Easthampstead is characterised by the only high-rise residential block in Bracknell the 17-storey Point Royal, built by Arup Associates and now considered an icon of New Town architecture with Grade II listed status. This block together with the surrounding housing and shops was designated a conservation area in 1996. In the late 1950s the eponymous Bull Brook was pushed into a culvert as the Bullbrook area of the new town was built. Each new area was designed to have a strong neighbourhood character, with local shops to cater for everyday needs. By 1960 work was underway on building Harmans Water the final one of these new neighbourhoods. So the vision for a country town with green open spaces and local neighbourhood areas served by shops, schools, and community facilities was achieved, epitomising the New Town ideal.

In 1957 it was decided to extend Bracknell, and the neighbourhoods of Wildridings, Great Hollands, Hanworth, Birch Hill and Crown Wood were built. A new industrial area was built (the Southern Industrial Area) and in 1967 Rowney (manufacturers of artists’ materials) opened the first factory there.

Today Bracknell remains as the New Town concept envisaged, a series of neighbourhood communities bounded by open countryside whilst a burgeoning skyline demonstrates its success in attracting many, mostly high-tech, businesses to the town. Overall, thanks to its good position close to London, motorways and other transport links, Bracknell has flourished, and is probably the most successful of the new towns.

Queen’s Visits to Bracknell

As 2012 is the Diamond Jubilee of Queen Elizabeth II it is fitting to reflect on some of the visits the Queen has made to Bracknell. She first visited Bracknell in 1962. In 1976 she visited ICL in the Southern Industrial Area. In 1978 she opened the Royal Meteorological Society’s headquarters and went on one of her famous walkabouts through Bracknell town centre. On another visit in 1991 the Queen opened The Look Out Discovery Centre.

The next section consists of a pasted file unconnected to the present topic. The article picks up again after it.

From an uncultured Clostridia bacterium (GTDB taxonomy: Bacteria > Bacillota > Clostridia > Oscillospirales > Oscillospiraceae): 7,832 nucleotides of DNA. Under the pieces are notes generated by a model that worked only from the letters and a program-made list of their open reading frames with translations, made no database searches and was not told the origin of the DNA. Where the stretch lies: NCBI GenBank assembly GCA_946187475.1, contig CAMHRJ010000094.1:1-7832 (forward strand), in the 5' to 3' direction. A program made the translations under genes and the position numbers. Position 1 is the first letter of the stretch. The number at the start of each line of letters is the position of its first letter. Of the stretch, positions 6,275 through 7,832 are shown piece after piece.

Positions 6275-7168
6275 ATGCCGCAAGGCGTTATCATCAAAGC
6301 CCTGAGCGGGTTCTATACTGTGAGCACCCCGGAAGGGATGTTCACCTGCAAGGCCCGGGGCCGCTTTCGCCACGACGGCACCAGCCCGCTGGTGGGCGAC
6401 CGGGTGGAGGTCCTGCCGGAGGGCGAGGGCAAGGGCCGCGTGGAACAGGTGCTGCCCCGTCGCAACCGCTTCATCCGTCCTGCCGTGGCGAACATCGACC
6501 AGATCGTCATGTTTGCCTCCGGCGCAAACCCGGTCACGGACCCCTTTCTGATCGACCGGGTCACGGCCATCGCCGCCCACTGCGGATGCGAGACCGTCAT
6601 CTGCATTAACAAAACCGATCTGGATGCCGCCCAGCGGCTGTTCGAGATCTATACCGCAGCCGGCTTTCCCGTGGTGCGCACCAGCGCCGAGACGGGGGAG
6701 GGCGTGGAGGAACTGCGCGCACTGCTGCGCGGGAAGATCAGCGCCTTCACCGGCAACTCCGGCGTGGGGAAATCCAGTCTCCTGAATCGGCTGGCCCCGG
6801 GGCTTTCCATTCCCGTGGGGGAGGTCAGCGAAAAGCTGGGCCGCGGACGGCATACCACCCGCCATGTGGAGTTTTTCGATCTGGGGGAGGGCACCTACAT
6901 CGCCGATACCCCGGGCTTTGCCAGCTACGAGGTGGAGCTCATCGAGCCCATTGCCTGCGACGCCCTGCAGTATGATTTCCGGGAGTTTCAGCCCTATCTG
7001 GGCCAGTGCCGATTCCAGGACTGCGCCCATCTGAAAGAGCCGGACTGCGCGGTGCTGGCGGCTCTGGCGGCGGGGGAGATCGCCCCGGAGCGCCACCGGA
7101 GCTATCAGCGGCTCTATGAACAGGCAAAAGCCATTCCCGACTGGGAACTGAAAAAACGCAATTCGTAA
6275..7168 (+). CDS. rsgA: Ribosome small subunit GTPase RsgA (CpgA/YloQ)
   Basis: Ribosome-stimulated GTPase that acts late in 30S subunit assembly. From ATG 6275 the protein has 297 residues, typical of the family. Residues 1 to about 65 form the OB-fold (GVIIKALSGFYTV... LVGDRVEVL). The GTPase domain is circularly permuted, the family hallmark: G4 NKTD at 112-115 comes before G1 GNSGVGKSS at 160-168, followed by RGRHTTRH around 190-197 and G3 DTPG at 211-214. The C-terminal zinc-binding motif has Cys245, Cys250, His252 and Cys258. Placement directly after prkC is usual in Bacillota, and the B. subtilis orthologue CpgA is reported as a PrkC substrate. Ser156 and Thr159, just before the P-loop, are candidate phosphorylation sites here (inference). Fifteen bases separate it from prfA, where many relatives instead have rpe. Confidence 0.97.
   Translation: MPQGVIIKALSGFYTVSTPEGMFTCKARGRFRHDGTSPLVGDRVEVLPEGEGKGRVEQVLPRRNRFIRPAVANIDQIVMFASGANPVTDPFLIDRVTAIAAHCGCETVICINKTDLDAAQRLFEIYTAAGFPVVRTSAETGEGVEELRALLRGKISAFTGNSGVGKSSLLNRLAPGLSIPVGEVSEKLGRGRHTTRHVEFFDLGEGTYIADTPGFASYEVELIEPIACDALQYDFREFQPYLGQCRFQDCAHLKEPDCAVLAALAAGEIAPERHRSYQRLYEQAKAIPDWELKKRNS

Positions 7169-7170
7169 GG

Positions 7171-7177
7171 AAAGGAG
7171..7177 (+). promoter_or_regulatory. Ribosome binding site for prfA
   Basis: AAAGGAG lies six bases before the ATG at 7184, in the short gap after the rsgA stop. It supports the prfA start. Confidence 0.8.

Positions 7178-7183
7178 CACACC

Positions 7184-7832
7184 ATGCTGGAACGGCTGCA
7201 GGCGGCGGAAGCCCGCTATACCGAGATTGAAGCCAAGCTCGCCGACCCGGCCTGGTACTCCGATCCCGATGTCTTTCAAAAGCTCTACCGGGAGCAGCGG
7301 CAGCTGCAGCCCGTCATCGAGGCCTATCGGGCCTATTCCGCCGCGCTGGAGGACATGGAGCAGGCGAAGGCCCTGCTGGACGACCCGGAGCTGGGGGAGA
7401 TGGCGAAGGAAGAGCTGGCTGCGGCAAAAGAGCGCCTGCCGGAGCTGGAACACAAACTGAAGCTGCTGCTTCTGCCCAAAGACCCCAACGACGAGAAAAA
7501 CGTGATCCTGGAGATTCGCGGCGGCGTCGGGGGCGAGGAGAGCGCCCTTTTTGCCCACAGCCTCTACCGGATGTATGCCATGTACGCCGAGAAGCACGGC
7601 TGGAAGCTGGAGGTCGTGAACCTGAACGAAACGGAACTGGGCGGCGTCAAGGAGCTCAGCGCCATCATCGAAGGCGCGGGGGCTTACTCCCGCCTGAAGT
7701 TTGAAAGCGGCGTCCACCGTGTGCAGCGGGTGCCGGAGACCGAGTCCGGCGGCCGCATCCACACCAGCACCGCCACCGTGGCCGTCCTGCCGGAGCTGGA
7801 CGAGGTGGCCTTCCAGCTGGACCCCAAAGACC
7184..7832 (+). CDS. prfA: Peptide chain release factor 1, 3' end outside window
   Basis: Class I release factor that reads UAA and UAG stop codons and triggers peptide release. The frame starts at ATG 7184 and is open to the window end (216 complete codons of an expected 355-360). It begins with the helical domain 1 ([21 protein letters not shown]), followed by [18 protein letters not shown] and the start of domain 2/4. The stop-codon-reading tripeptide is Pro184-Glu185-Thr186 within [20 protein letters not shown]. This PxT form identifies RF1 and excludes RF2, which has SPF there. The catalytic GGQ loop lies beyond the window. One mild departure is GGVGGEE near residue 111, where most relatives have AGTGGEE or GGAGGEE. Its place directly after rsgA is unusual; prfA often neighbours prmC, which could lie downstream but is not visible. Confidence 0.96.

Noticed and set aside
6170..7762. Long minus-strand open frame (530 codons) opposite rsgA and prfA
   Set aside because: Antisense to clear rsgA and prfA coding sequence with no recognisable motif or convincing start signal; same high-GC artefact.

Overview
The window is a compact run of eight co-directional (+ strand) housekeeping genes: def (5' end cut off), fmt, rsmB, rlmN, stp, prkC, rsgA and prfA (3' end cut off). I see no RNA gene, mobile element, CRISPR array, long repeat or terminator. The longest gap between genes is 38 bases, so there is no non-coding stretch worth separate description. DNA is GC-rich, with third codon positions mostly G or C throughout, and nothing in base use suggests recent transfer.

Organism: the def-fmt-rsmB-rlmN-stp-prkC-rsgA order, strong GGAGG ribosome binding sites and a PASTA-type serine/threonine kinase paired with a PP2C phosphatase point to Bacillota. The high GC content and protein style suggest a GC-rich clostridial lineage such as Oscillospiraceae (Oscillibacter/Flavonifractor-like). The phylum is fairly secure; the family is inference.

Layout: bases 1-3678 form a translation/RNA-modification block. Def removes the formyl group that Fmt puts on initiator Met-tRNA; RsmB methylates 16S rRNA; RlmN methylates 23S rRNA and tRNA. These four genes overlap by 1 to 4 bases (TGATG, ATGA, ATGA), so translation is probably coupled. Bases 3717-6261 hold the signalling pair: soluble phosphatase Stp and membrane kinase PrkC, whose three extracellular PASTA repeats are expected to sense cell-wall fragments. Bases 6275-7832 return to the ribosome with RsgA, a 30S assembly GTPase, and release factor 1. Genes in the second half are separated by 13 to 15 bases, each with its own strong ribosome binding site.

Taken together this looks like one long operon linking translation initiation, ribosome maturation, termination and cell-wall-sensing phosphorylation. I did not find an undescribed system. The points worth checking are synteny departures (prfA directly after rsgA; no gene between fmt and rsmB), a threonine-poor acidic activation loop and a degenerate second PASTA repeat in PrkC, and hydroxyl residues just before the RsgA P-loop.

In 2022 The Queen celebrated her Platinum Jubilee, serving the Country for 70 years. Bracknell Town Mayor wrote to  the Queen to congratulate her on this wonderful achievement. You can see the letter here: Letter to the Queen

Business in Bracknell

When Bracknell New Town was first developed industrialists showed great interest in relocating there. Early companies that relocated to Bracknell were: – Racal, Clark Eaton, Ferranti and Sperry Gyroscope. As well as manufacturing companies Bracknell attracted high-tech companies such as Panasonic, Honeywell and ICL (now Fujitsu). Service companies also moved to Bracknell and in 1972 Waitrose opened its state of the art central warehouse and head office in Bracknell. In 2010 Waitrose announced plans to open a new 3,345m2 store. Work started in April 2011 and the store opened in November 2011. The supermarket is the first new store to be built in Bracknell town centre for more than 25 years. It has been designed as a sustainable building with wildlife friendly features, and low carbon emissions.

The Future

History has shown that Bracknell has through time developed to meet the changing needs of our society. Since Bracknell was developed as a New Town it has continued to expand and the population has increased from 5,000 to 56,000. The Waitrose store was the start of Bracknell Regeneration Partnership’s wider redevelopment of Bracknell town centre, which is designed to serve the local and wider community for many years to come.